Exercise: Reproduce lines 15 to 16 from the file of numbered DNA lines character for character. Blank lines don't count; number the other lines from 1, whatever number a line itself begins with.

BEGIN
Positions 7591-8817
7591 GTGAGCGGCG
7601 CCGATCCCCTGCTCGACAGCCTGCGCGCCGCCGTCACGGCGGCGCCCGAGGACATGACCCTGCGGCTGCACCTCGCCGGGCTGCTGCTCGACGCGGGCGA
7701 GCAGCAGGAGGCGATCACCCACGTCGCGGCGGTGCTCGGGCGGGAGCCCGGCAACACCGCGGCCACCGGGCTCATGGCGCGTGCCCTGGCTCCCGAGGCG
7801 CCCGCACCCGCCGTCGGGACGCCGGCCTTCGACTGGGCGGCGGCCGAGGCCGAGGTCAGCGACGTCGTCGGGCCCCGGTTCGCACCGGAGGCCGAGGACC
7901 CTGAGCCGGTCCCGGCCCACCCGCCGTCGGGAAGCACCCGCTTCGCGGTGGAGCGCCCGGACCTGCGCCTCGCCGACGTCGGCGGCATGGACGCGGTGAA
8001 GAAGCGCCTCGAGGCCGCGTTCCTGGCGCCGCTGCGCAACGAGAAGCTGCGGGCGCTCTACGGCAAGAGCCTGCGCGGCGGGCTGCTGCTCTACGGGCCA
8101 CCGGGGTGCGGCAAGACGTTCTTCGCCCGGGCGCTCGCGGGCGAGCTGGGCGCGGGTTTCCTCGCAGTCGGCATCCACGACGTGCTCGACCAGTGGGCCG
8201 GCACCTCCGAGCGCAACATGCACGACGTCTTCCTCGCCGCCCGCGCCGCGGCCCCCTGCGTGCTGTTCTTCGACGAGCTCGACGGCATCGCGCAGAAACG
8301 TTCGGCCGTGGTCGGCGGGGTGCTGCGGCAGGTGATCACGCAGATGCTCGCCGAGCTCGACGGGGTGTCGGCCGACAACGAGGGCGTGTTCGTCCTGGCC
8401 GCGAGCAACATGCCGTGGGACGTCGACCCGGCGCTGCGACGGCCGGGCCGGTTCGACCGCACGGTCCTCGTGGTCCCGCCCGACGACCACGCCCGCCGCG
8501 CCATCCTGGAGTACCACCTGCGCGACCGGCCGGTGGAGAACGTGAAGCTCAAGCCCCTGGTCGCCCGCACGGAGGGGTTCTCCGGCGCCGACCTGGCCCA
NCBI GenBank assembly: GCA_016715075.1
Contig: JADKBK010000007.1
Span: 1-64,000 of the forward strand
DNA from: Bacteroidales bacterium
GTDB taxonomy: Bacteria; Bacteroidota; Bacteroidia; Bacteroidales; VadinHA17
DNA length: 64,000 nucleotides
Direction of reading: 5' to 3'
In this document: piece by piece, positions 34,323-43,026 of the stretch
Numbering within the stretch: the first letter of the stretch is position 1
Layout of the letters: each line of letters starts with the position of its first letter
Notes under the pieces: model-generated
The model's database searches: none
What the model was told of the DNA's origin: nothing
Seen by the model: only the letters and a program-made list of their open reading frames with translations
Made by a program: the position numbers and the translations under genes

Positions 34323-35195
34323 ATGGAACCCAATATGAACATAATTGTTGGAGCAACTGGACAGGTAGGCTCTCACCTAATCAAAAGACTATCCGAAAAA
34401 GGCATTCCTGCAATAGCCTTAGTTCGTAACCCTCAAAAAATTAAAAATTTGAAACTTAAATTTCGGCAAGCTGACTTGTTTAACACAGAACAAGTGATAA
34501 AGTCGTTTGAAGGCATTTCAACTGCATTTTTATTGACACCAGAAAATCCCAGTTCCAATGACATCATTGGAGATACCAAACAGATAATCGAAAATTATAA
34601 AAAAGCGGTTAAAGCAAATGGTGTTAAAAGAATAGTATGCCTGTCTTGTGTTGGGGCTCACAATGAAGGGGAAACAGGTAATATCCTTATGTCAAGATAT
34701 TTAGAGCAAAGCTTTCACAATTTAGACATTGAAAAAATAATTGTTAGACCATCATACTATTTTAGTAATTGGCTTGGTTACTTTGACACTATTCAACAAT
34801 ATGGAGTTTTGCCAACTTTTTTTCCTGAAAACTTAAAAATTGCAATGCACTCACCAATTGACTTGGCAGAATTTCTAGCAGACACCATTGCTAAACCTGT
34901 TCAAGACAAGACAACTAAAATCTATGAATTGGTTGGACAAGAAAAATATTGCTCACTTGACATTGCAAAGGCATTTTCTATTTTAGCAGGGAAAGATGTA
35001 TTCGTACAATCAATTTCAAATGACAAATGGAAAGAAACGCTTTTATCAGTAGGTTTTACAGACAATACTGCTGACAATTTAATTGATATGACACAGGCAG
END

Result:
Span: 1-64,000 of the forward strand
DNA from: Bacteroidales bacterium